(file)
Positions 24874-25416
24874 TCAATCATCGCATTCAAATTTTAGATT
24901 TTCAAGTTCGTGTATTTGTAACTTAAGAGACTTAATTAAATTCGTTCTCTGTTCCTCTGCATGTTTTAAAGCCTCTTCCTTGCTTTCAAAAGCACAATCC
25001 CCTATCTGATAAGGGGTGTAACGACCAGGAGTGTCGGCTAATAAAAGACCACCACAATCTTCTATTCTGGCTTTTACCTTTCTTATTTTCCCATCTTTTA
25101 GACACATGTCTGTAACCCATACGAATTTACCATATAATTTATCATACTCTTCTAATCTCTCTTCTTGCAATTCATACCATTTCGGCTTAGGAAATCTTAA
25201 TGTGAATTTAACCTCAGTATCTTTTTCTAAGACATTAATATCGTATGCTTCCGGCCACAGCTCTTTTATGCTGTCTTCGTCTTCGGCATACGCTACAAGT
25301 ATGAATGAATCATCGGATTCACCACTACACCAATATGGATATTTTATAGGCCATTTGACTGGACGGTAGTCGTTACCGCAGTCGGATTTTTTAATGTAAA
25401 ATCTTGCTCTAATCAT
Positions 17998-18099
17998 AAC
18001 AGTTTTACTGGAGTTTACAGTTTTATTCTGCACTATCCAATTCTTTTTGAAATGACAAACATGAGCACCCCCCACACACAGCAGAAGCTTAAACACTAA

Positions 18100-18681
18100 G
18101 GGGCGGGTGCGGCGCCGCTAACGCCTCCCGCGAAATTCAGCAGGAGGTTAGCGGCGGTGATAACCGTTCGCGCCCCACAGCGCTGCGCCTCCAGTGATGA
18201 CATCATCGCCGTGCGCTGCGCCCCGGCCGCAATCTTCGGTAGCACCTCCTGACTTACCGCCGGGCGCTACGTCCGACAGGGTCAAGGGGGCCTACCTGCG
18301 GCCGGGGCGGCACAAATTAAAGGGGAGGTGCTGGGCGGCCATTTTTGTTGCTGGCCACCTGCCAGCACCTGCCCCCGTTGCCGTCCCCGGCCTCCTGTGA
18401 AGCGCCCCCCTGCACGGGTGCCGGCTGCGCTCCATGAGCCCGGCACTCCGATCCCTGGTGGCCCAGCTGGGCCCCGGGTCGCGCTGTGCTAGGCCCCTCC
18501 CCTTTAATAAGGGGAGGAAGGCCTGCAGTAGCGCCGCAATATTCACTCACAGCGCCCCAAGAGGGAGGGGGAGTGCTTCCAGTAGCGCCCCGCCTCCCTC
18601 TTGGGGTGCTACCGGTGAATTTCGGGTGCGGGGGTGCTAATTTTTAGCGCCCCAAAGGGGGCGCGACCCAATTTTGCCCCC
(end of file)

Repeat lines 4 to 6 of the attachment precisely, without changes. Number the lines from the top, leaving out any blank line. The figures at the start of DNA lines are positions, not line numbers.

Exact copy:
25001 CCTATCTGATAAGGGGTGTAACGACCAGGAGTGTCGGCTAATAAAAGACCACCACAATCTTCTATTCTGGCTTTTACCTTTCTTATTTTCCCATCTTTTA
25101 GACACATGTCTGTAACCCATACGAATTTACCATATAATTTATCATACTCTTCTAATCTCTCTTCTTGCAATTCATACCATTTCGGCTTAGGAAATCTTAA
25201 TGTGAATTTAACCTCAGTATCTTTTTCTAAGACATTAATATCGTATGCTTCCGGCCACAGCTCTTTTATGCTGTCTTCGTCTTCGGCATACGCTACAAGT